Recently, Xiaomi was placed on Forbes China’s list of “China’s Best Employers of the Year” for 2022.
The global technology leader and the third largest smartphone manufacturer was named one of the top 10 employers in China. Other companies on the list include Schneider Electric, Hitachi Energy, and Bank of China, to name a few.
Forbes China made its selection after surveying 70,000 people over three months. They included the employers, enterprises, and employees themselves, and experts and scholars in various fields were also invited to conduct evaluations of enterprises from a diversified perspective.
The survey involved multiple topics and was conducted by Forbes China and Russell Consulting Company.
Previously, Xiaomi was listed as one of the “World’s Best Employers 2021” by Forbes (the 2022 list has not yet been released).
In 2021, it was also ranked number four on the list of “China’s Most Attractive Employers” for engineering students by Universum.
At the end of last year, it is reported that Xiaomi had 33,000 full-time employees worldwide.
So, what makes Xiaomi such an attractive company employer to its staff and prospective job applicants? Here’s what we know, and how we think Malaysian companies can learn from them.
Non-discriminatory hiring practices
According to a press release, Xiaomi prides itself on maintaining best practices for recruitment, employment, and employee benefits.
While making a promise in 2021 to comply with child labour laws is nothing to shout about, Xiaomi was reported to be free of unfair labour practices or gender discrimination. This was highlighted in the Company’s Environmental, Social, and Governance (ESG) Report last year.
To uphold this practice, regular training is conducted for Xiaomi’s HR and recruiters based on best practices of talent management researched by its recruitment teams.
“At Xiaomi, we believe talent is one of the most valuable assets for us to achieve technological innovation and maintain our leadership in a fiercely competitive,” stated the ESG report.
This points to a lesson for Malaysian companies to uphold their HR and hiring practices to higher standards, without letting discrimination or preconceived biases overlook the potential of prospective employees.
Well thought-out employee learning & development
In an article analysing Xiaomi’s company culture, the company shared that it has put in a learning and development initiative called Mi learning systems, or Miles.
Here, employees can join programmes available for them to focus on functional or technical skill building. These include areas such as communications, analytics, and UI or UX, among others.
Furthermore, a learning programme for first-time managers is practised. Called boot camp, it lasts eight rigorous weeks, and all first-time managers are taken through a structured learning session in the art and science of management.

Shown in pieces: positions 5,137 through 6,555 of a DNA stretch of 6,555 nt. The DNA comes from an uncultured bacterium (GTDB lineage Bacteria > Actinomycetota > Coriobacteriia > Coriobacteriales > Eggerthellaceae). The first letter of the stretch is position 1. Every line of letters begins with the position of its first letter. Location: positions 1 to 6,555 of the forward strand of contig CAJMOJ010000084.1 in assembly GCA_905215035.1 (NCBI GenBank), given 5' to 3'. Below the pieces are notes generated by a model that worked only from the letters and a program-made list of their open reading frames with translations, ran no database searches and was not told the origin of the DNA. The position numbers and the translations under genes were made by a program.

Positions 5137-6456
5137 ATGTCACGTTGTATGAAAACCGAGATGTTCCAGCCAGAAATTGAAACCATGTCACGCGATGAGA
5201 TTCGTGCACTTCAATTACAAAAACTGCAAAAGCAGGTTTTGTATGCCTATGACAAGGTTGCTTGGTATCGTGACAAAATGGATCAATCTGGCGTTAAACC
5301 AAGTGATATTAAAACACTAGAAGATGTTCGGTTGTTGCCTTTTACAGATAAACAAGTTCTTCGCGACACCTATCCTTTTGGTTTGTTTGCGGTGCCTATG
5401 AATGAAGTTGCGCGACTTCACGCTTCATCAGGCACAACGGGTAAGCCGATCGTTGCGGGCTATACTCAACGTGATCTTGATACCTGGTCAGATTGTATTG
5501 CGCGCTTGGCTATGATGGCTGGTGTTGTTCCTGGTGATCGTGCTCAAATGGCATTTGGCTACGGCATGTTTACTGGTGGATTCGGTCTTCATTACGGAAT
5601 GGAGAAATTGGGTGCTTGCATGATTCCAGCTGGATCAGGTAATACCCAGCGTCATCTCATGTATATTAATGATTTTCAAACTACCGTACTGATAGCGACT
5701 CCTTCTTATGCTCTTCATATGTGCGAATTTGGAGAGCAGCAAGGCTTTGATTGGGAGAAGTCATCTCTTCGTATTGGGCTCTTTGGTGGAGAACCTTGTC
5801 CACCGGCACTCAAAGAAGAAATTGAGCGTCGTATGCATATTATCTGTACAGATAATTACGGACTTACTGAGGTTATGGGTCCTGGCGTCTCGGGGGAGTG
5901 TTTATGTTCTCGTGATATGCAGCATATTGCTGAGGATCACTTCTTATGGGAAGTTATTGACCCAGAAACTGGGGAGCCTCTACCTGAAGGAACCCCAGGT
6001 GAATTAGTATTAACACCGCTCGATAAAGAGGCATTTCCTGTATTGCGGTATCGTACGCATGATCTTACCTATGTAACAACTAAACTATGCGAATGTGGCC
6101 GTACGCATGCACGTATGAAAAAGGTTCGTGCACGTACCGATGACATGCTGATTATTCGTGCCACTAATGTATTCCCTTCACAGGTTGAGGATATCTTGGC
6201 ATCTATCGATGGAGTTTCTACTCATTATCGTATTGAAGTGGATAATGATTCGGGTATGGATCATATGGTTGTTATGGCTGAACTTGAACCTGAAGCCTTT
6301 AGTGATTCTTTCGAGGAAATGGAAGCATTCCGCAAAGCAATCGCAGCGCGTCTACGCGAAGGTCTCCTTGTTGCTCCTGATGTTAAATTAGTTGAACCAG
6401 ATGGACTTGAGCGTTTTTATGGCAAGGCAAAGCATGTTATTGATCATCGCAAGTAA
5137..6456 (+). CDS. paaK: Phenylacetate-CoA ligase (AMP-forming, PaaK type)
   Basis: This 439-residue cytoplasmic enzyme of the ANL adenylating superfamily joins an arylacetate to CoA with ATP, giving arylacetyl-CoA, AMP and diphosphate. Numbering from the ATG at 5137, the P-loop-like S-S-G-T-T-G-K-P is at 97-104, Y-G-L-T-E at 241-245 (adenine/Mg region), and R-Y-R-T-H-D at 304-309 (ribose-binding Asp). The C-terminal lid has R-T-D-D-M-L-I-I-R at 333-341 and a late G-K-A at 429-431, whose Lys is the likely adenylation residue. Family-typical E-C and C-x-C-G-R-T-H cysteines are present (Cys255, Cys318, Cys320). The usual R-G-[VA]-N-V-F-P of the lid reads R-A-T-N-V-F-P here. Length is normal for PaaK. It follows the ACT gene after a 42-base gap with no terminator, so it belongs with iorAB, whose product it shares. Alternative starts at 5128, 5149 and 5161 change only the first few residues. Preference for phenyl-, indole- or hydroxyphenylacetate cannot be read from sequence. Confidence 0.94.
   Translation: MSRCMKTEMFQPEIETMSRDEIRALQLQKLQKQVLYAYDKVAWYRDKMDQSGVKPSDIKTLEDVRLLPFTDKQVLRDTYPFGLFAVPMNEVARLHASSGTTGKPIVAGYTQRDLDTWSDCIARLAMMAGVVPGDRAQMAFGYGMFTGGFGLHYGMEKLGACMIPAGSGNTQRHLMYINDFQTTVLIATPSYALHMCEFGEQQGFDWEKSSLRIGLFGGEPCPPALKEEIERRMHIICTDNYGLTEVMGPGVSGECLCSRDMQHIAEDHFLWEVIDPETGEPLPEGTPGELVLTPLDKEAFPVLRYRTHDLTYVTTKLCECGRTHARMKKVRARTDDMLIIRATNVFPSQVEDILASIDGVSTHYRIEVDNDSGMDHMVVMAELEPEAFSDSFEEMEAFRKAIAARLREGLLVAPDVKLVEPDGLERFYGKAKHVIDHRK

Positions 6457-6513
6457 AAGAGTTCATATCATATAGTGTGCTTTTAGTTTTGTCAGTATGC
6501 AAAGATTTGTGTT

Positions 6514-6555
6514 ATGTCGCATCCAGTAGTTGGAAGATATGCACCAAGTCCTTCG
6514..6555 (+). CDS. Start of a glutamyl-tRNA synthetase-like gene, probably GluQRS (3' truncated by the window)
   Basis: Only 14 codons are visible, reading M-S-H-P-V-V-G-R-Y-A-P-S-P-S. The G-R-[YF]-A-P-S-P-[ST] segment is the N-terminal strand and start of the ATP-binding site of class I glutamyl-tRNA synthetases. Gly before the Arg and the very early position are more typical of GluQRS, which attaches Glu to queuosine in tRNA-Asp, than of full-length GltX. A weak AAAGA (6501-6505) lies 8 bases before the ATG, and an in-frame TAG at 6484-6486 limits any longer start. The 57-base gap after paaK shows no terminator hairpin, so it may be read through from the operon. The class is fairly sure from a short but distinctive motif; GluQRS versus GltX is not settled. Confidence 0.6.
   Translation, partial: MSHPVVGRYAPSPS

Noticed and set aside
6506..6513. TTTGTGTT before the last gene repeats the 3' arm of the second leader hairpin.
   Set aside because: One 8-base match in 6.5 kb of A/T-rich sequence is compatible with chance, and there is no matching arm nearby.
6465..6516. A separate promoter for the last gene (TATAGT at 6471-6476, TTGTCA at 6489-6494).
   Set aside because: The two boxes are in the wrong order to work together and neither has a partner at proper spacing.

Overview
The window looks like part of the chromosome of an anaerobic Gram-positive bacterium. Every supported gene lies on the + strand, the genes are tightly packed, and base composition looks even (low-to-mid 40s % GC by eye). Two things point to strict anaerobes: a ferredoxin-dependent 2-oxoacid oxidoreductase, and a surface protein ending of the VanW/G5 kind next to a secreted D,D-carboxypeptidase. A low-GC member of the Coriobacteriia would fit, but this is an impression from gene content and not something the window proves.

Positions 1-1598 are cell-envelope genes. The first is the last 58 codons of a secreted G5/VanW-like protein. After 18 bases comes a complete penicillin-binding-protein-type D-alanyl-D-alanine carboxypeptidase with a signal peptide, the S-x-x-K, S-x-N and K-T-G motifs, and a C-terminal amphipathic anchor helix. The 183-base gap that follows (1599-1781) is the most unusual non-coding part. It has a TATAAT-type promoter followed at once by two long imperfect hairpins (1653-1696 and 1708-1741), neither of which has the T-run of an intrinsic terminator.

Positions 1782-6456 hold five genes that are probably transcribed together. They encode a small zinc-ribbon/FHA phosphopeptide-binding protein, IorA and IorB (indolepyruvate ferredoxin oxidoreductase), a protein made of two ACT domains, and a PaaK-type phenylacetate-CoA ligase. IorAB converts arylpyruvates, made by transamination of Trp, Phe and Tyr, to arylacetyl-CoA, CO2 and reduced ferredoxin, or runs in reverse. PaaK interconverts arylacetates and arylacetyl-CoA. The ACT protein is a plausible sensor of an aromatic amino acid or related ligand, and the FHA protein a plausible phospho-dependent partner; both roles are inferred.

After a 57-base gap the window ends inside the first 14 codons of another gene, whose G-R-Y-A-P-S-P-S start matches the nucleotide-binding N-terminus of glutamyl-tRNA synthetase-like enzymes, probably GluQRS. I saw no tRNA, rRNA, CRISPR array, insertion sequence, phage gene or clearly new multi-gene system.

As part of the bootcamp, employees are taught to conduct critical feedback sessions, delegate, and handle tough employees.
The lesson for Malaysian companies here is to be at the forefront and understand the learning gaps of their employees.
This way, companies can prepare the necessary training sessions and upskilling required for employees to fulfil their jobs without knowledge gaps, and to climb the ranks.
Open feedback channels
At Xiaomi, it’s said that employees are treated equally and are encouraged to speak up about the company’s operations and management.
Communication channels are opened up for employees to share their feedback via online platforms, such as a dedicated hotline and email.
In 2021, Xiaomi’s labour union launched a digital platform to collect both anonymous and identified feedback from employees. The company has reported that all issues received on this platform in 2021 have been addressed.
Xiaomi also conducts semi-annual employee surveys to collect feedback on the company management and employee satisfaction. The survey looks at variables such as employee engagement, devotion, loyalty, and recognition.
In a recent survey that was participated by 80% of employees, results showed that over 90% of the participants have high interest and expectations for their jobs at Xiaomi.
This resulted in employee satisfaction rates increasing by about 4% by the end of 2021 compared to the start of that year. To add, the proportion of employees who plan to stay with the company for more than three years increased by approximately 5%.
While surveys and platforms for employee feedback is a practice optimal for larger companies, perhaps SMEs can practice open door policies. This would let employees know that the management is always open to feedback.
Companies dealing with less outspoken employees could also conduct anonymous feedback sessions, fostering a more comfortable environment for employees to share their praises or criticisms about the job.
Long-term incentives for employees
Other than claiming to practise fair pay (which we know Malaysian companies are scrutinised for) and allowing employees to appeal for justifiable compensation, Xiaomi also offers equity incentive programmes to long-term employees.
In 2021, it was stated in the ESG report that the company’s board awarded a total of 266.5 million shares to 8,455 selected participants.
The equity incentive plans were awarded to junior and management-level employees in various tiers. Through it, even fresh graduate employees and young engineers have the opportunity to own shares in the company.
Offering shares to employees is likely a lesser-known benefit here in Malaysia. Its reported benefit includes strong employee loyalty as individual employees will directly benefit from the success of a company and will feel a sense of ownership.
We will soon be covering this topic in an explainer piece about how local businesses can enact an Employee Stock Options Plan (ESOP), so stay tuned for that.
- Read more job-related content we’ve written here.
Featured Image Credit: Xiaomi